Reisman's not alone. Now the big news in the dot.com arena is that branding is crucial--it takes a name and a sizable amount of consumer mindshare to win eyeballs, and getting there is an expensive proposition. The days when a little start-up could pretty much go it alone the way Yahoo! and Amazon.com did are waning, and a new philosophy is taking hold: "If you're a small dot.com, you have to build alliances with bigger companies. You have no choice," says Philip Anderson, an associate professor at the Tuck School of Business at Dartmouth College in Hanover, New Hampshire. "You need to build share fast, and that means you have to leverage more resources than you can get your mitts on by yourself."
Jim Datovech, 45, president of ComVersant, an e-commerce consulting firm in Gaithersburg, Maryland, adds, "Speed to market is critical today, and that's why alliances make so much sense. An alliance brings more strengths together."
Back at Petopia, Reisman heartily concurs because, besides providing money, the partnership with Petco transformed Petopia into an online bruiser overnight. "This partnership gives us so many advantages," says Reisman, who ticks off a few:
- "We get better pricing on products because we're pooling our procurement with theirs.
- "Every Petco store will feature marketing materials for the Web site, and we'll have access to its database of five million customers.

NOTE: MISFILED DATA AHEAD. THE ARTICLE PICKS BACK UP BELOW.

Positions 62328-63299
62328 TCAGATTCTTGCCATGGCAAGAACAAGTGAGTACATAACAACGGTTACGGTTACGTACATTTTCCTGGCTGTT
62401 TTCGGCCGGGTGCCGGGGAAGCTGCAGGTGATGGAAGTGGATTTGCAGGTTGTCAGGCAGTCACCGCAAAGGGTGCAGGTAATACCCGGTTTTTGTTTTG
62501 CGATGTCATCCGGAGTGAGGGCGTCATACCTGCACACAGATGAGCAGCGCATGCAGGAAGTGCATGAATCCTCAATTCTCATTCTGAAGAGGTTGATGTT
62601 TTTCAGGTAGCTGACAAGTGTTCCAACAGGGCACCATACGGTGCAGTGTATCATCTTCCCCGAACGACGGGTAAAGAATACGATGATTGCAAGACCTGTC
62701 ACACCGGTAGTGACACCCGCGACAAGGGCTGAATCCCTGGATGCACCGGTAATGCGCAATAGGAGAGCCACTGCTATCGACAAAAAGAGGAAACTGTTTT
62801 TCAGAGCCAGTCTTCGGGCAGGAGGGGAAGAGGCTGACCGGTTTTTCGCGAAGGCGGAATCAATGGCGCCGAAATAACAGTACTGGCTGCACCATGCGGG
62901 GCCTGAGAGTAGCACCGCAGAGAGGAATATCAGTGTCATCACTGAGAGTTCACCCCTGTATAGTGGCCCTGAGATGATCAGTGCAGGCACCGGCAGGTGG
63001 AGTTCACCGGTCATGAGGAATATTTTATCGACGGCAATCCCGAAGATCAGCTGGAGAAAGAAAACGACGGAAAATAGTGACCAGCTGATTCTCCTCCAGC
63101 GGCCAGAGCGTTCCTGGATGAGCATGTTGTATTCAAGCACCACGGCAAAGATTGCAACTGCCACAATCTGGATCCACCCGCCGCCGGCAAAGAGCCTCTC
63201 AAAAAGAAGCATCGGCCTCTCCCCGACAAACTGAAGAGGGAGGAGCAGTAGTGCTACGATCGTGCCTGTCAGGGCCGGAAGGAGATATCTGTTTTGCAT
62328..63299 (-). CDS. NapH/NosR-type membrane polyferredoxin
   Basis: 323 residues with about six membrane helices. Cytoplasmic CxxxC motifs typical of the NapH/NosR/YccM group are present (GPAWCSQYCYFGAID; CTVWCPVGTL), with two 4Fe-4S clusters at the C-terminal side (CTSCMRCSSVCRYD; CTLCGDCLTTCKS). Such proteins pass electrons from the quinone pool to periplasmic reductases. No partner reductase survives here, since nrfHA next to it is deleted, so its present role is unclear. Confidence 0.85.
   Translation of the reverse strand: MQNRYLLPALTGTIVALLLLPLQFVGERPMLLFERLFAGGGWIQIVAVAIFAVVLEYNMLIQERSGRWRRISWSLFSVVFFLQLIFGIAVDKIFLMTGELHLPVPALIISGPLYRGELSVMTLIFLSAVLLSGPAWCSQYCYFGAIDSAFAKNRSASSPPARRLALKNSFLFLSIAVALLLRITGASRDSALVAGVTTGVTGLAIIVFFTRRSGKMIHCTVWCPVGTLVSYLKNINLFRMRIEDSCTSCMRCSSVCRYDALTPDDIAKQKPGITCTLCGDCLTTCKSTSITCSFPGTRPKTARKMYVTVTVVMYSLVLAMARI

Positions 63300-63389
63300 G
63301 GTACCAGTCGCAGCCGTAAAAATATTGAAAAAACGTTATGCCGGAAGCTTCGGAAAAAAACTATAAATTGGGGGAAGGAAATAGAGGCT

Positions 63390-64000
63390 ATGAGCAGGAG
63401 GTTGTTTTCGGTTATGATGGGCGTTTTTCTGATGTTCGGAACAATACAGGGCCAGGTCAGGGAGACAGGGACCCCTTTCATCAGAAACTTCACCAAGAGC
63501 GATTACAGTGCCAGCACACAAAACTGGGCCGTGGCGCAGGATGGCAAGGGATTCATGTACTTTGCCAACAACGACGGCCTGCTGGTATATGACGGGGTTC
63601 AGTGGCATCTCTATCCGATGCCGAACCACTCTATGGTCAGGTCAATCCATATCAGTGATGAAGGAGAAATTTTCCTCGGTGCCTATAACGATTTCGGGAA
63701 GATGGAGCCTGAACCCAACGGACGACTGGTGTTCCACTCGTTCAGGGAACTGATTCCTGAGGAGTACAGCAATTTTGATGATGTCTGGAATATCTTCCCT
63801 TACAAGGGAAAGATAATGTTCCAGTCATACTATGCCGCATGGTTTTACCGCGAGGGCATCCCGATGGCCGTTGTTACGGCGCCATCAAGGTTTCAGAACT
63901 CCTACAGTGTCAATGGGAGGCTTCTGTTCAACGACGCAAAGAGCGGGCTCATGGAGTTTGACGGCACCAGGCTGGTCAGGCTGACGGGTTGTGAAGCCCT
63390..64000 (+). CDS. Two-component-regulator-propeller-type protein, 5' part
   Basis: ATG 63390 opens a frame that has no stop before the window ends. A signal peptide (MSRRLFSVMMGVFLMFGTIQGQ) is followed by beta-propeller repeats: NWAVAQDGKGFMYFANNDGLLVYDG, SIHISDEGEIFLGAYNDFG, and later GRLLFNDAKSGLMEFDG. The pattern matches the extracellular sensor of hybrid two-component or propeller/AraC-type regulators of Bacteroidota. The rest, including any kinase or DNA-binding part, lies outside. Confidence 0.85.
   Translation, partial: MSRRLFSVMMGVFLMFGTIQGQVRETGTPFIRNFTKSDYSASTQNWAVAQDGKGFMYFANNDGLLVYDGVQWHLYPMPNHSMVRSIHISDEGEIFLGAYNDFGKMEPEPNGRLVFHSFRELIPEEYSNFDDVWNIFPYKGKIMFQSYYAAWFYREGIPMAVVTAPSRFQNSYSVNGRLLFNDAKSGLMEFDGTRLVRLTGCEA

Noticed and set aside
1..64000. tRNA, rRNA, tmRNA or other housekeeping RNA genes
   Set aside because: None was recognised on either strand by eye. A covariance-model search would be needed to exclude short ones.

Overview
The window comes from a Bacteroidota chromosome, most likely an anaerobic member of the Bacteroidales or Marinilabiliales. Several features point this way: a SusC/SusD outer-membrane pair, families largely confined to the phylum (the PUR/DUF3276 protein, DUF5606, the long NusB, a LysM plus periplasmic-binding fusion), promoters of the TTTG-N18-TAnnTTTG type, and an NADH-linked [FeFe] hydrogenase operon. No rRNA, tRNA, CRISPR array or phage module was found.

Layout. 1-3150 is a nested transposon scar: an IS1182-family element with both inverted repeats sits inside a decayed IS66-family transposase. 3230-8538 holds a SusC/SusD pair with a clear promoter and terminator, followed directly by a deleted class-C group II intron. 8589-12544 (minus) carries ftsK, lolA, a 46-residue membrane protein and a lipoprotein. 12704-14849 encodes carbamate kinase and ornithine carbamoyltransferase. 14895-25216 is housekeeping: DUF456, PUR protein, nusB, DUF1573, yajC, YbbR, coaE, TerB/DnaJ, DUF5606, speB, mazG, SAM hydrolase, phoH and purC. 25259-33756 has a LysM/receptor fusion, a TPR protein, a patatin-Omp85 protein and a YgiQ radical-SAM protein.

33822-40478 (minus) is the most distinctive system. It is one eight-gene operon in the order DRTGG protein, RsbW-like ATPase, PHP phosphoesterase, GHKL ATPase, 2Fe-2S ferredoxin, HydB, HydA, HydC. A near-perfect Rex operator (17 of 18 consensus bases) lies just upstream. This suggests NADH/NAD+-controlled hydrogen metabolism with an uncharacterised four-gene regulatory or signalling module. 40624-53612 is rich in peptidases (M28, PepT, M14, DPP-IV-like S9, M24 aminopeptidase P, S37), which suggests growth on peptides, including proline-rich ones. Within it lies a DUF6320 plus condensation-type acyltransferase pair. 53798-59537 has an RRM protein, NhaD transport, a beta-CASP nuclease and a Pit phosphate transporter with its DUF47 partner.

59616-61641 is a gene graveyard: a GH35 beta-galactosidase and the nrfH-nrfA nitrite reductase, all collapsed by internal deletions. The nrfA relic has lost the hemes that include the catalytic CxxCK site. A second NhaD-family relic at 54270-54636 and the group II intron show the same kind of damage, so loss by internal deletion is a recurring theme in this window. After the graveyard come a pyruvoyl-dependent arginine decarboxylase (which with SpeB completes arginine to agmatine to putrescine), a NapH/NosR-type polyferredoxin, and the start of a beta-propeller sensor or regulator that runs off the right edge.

- "We're using [Petco's] distribution centers, so we can get products to customers more efficiently.
- "We're doing our media-buying in conjunction with Petco, so we'll get better deals on advertising."
The ironic punchline to Reisman's good fortune in snaring Petco as a partner is that she didn't even seek out Petco; it came to her. "They'd retained [investment banker] Morgan Stanley to help them select an online partner, and Morgan came to us."
She didn't spurn the overture. And, very quickly, the conversations got down to the nitty-gritty of how much money Petco would put into the business and what it expected in return. The deal took three months to finalize, but when all the papers were signed, Reisman says she got just what she wanted: "We remain an independent company," she says. "Petco's share is less than 20 percent of the equity, so we can sell different products at different prices. They are a partner, not the owner. We retain complete freedom to run this business. Petco is good at bricks and mortar; we're good at the dot.com space, and its management knows that."